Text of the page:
The Audiogram

Drag The Points On the Graph to Test Your Hearing

Put on headphones. Drag the points down until the sounds are only just audible.



What to expect:

This little demo is not too unlike the standard audiometric test known as a pure-tone audiogram. We present pure tones of different frequencies at different sound levels, and adjust their level until they become inaudible in order to measure the "threshold". Obviously, the quieter you can make the sound and still hear it (i.e. the lower your threshold) the better. You can use the buttons beneath the graph to switch from the left to the right ear. You may find it interesting to compare your left and right ears and see if they are equally sensitive. 

Note that, unlike in a clinical audiogram, here we are plotting the sound intensity simply as "dB full scale", meaning decibel below the maximum output that the computer can produce given how powerful your soundcard or amplifier, what volume settings it has, and how sensitive and accurate your headphones are. Obviously, if your computer or headphone amp has its volume turned down then your thresholds may seem lower than they would otherwise be. Similarly, if you are sitting in an environment with background noise, that noise will mask the quietest tones and your threshold will again seem higher than it really is. To do an audiogram as a clinical test, an audiologist would:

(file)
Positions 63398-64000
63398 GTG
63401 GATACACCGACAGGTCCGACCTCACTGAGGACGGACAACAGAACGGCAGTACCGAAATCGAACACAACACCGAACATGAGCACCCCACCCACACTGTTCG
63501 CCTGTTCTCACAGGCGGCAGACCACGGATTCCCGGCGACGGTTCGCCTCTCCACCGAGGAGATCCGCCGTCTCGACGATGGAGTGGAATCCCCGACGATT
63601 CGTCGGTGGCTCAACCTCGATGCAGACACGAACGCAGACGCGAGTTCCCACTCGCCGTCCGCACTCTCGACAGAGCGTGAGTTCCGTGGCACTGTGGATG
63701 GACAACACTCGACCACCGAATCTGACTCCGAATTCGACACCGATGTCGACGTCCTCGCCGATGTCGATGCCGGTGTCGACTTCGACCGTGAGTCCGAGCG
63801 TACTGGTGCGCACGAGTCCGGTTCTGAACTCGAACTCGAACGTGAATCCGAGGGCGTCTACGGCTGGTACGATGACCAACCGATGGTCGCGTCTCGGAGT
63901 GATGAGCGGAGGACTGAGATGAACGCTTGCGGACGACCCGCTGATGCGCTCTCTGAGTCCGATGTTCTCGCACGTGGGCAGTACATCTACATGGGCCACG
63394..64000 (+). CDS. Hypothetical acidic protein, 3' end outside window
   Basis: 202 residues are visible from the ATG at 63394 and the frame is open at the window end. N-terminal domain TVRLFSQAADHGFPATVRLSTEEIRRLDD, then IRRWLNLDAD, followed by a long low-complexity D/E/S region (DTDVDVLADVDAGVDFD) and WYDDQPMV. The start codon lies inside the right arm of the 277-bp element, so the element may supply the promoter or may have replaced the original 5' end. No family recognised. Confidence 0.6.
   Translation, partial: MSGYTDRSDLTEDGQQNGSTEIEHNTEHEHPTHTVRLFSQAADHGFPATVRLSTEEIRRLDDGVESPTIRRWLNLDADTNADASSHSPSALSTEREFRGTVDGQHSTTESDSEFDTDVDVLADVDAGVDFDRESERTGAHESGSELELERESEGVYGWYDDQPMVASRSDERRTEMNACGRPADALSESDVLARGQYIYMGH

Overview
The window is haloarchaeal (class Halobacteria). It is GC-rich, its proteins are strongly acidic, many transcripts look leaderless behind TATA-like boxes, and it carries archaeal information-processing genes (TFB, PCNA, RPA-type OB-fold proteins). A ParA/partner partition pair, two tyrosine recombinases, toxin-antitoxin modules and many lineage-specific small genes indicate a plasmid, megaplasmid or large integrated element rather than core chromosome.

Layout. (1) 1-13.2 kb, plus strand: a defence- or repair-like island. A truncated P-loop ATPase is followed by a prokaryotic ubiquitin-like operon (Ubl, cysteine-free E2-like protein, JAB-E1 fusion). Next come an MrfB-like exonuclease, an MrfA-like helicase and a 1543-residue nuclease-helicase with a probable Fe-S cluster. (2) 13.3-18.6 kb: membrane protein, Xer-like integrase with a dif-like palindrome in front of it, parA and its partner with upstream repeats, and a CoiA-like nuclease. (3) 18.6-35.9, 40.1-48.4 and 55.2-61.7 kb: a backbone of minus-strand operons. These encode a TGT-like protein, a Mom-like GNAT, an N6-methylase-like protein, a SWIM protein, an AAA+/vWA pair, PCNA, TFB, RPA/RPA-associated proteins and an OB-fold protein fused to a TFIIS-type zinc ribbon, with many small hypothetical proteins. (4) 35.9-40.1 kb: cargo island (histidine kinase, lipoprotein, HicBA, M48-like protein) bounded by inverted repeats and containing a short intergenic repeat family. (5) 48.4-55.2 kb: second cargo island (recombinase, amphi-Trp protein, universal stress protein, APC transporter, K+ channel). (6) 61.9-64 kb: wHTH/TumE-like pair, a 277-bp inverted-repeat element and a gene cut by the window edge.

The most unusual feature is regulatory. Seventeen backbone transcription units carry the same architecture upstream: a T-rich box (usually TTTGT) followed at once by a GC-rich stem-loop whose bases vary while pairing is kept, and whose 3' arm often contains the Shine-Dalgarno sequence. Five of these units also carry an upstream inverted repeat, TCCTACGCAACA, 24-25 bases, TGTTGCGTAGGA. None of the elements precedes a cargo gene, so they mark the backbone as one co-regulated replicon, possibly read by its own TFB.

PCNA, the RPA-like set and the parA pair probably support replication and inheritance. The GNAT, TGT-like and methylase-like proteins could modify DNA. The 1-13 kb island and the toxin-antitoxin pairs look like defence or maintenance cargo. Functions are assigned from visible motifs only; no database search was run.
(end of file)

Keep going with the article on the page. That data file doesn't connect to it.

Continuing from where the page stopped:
1. put you in a sound proof chamber to minimize background noise, and 
  2. use calibrated headphones, to be able to work out how many dB SPL (sound pressure level) or how many dB HL (hearing level) the dB full scale correspond to. 

Note that, when an audiogram is expressed in dB SPL or dB full scale, then you would expect it to be "U shaped", meaning that your thresholds for sounds between 1000 and 4000 Hz should be the lowest, and thresholds should increase for frequencies which are much lower or much higher than that range. That is because our outer and middle ears have their own resonant and acoustic impedance matching behaviors which make them very good at transmitting 1-4 kHz sounds to the inner ear, but much less good at transmitting higher or lower frequencies. So if we want to make a 100 Hz tone and a 4000 Hz tone that are meant to sound equally loud, then we actually have to make the 100 Hz tone physically more intense. This "iso-loudness curve" shows that effect:

iso loudness curve from wikipedia

In clinical audiograms, expressed in dB HL, the frequency dependent changes in sensitivity of the human auditory system are subtracted out, so a clinical audiogram should be fairly flat, rather than U-shaped, with values near zero. Unless there is something wrong. What healthy and unhealthy clinical audiograms look like you can find out on the next page.